Molly giggled, “Or would you prefer whisky and roses?”

“Molly,” O’Rourke pleaded on his knees. “I know not if you are a woman, or merely the shade of a woman. No matter. I’d rather you smell and taste like a woman.”

A soft smile replaced her grin. “Oh, that also can be arranged.”

Now she was musk and just the slightest bit salty. Myles probed her with his tongue, savoring her taste, her aroma. His hands journeyed about her backside, thighs and up the small of her back. She shivered.

Now Molly kneeled, and then eased herself onto her back. Her legs spread wide, she invited Myles silently with just a flick of her fingers. Straddling her, he once again kissed her belly and let his tongue tarry in her navel. She took hold of the end of his cock and guided it into her.

Celtic drums and whistles played on the air around them as Myles drove his cock hard and deep into her hot wet space, and she answered with cries and whimpers that were themselves music. His mind raced with the fantastical wonder of what was happening and his lust melted in their heat and reshaped itself into love. Their rhythm seemed to match the pitch and yaw of the world itself.

Molly kissed his face and neck with a desperation, gently biting his ears and licking along his jaw line as if she were starved for the taste of him. His cheeks and ears burned from her kisses even as he plowed her wet velvet insides. Her breasts grazing beneath him urged him to give up his essence to her.

His seed boiled up and she cried out as he shot streams into her. Her eyes glowed like all the sunlight that ever shone off the world’s oceans. “Ohhhh, Myles,” she sang more than sighed.

He felt full of love for Molly. Love … for Molly. The idea frightened him back into his wits and he lifted himself and his still-draining cock from her. She sat up, a slight hint of hurt in her eyes.

“What have you done, Molly?” he demanded. “Have you charmed me? Did you think I’d believe it was all real?”

Molly lifted herself to one knee. “It’s real, Myles. As real as any place in the world. And we two can live and love here forever.”

“I cannot, Molly,” he said, even as his hands caressed the breasts he had nearly just devoured.

“Why not? Are you in such a hurry to run back to all that death?”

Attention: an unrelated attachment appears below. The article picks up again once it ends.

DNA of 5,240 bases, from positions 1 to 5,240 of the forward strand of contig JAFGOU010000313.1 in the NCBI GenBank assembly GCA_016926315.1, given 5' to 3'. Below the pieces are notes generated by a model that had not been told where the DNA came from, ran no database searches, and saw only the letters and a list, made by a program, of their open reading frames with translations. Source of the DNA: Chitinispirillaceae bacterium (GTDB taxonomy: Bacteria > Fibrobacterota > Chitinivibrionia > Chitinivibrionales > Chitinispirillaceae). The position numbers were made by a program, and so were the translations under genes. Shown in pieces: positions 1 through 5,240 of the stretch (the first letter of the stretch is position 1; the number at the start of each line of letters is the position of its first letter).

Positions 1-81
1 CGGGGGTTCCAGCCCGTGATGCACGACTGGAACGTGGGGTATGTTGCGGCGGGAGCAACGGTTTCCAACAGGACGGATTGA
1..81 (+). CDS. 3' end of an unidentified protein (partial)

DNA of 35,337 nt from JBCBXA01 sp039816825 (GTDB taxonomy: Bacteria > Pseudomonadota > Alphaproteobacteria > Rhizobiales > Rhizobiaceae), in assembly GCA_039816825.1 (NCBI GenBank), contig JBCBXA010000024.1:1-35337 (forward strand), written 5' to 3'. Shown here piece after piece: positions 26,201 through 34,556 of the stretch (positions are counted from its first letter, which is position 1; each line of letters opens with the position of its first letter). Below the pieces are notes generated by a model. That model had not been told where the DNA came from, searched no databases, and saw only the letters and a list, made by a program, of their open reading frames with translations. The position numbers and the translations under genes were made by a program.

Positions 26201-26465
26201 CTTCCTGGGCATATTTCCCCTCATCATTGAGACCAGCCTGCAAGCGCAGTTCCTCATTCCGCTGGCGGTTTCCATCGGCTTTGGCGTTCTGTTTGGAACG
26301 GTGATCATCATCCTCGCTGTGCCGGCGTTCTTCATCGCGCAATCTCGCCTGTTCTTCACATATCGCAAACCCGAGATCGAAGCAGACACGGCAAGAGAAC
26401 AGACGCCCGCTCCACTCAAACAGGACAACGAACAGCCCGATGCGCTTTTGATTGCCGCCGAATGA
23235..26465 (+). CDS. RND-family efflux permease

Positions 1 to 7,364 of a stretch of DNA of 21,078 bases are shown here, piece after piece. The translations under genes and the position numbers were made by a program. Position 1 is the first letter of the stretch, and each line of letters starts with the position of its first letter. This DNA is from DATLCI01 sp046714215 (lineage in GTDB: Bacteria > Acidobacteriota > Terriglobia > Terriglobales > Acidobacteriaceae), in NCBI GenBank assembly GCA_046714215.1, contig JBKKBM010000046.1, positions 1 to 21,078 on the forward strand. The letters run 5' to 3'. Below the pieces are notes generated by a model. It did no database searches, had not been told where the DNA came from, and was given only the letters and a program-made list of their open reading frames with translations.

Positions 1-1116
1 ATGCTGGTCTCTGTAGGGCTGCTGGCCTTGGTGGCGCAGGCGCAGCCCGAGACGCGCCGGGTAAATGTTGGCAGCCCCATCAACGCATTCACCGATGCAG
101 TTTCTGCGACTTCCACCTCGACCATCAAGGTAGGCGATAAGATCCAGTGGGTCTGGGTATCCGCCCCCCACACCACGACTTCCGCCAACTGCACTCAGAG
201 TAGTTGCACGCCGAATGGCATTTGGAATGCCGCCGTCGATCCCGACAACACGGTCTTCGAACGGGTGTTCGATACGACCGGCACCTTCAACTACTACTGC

He chuckled. “Molly, now isn’t that an odd thing for you to say? Would you exist if it weren’t for death?”

“I don’t take lives, Myles. I attend my station, and sing to the poor fools who stand just yards away while they hammer each other with fire, hot lead and glowing red iron. Death lives with soldiers. I don’t say who dies and who doesn’t. I only know when death will come.”

“Oh, Molly,” Myles sighed. “I’ve my station too, and it’s to be with the lads. You must let me go back.”

Molly’s voice went flat. “You’ll all fall like wheat before the reaper this day.”

“If I must be part of that harvest, it must be so. Let me go back, Molly.”

She touched his face. “Well, and done. I’ll bide my time, Myles O’Rourke. I’ll love you again, sure as not. And we’ll dance into eternity.”

“Molly, is there any way you could … I mean … can you shield the boys?”

“From death? I’m only a messenger, Myles. Death keeps her secrets close. Even I never know for sure who she’ll claim.”

Molly stood. Her eyes began to glisten as she said, “Goodbye, Myles,” and kissed him.

* * *

Molly’s kiss evaporated and O’Rourke, very much in uniform, opened his eyes in the middle of camp as the troops busied to make ready for march. Cavanaugh came around him on his right.

“They slept like innocent babies,” the Sergeant said. “The Captain is a charmer, I have no doubt. How did you get her to forsake her keening?”

O’Rourke only offered Cavanaugh a melancholy smile.